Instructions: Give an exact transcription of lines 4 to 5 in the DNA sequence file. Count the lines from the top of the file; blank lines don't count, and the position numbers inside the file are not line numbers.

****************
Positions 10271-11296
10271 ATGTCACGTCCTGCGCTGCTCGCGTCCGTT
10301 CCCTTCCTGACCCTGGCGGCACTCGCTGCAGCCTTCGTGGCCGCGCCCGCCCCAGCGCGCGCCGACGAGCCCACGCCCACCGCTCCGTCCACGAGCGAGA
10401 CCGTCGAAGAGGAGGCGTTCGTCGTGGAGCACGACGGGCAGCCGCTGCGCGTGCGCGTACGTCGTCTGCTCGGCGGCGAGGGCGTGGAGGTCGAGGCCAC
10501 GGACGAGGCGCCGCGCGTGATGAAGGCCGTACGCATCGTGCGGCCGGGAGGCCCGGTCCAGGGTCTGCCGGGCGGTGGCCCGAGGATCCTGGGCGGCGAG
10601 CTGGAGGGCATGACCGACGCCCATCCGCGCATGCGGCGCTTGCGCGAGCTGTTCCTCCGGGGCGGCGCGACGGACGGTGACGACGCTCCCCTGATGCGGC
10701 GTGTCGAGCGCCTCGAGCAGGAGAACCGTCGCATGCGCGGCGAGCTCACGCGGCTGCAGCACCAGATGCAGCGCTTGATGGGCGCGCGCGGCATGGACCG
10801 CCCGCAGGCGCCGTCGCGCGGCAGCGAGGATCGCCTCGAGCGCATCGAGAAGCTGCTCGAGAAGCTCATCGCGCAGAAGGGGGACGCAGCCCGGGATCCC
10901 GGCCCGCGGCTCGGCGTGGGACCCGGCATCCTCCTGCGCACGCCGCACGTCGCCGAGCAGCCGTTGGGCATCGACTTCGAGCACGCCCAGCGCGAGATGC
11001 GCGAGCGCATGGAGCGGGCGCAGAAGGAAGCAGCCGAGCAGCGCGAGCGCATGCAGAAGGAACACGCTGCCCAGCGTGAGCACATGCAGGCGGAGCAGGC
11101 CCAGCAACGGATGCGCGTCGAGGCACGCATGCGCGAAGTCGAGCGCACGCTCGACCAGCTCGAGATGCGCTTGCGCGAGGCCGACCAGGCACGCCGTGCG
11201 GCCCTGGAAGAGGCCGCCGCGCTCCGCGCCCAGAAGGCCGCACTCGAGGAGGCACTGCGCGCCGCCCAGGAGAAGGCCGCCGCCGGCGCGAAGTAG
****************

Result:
10401 CCGTCGAAGAGGAGGCGTTCGTCGTGGAGCACGACGGGCAGCCGCTGCGCGTGCGCGTACGTCGTCTGCTCGGCGGCGAGGGCGTGGAGGTCGAGGCCAC
10501 GGACGAGGCGCCGCGCGTGATGAAGGCCGTACGCATCGTGCGGCCGGGAGGCCCGGTCCAGGGTCTGCCGGGCGGTGGCCCGAGGATCCTGGGCGGCGAG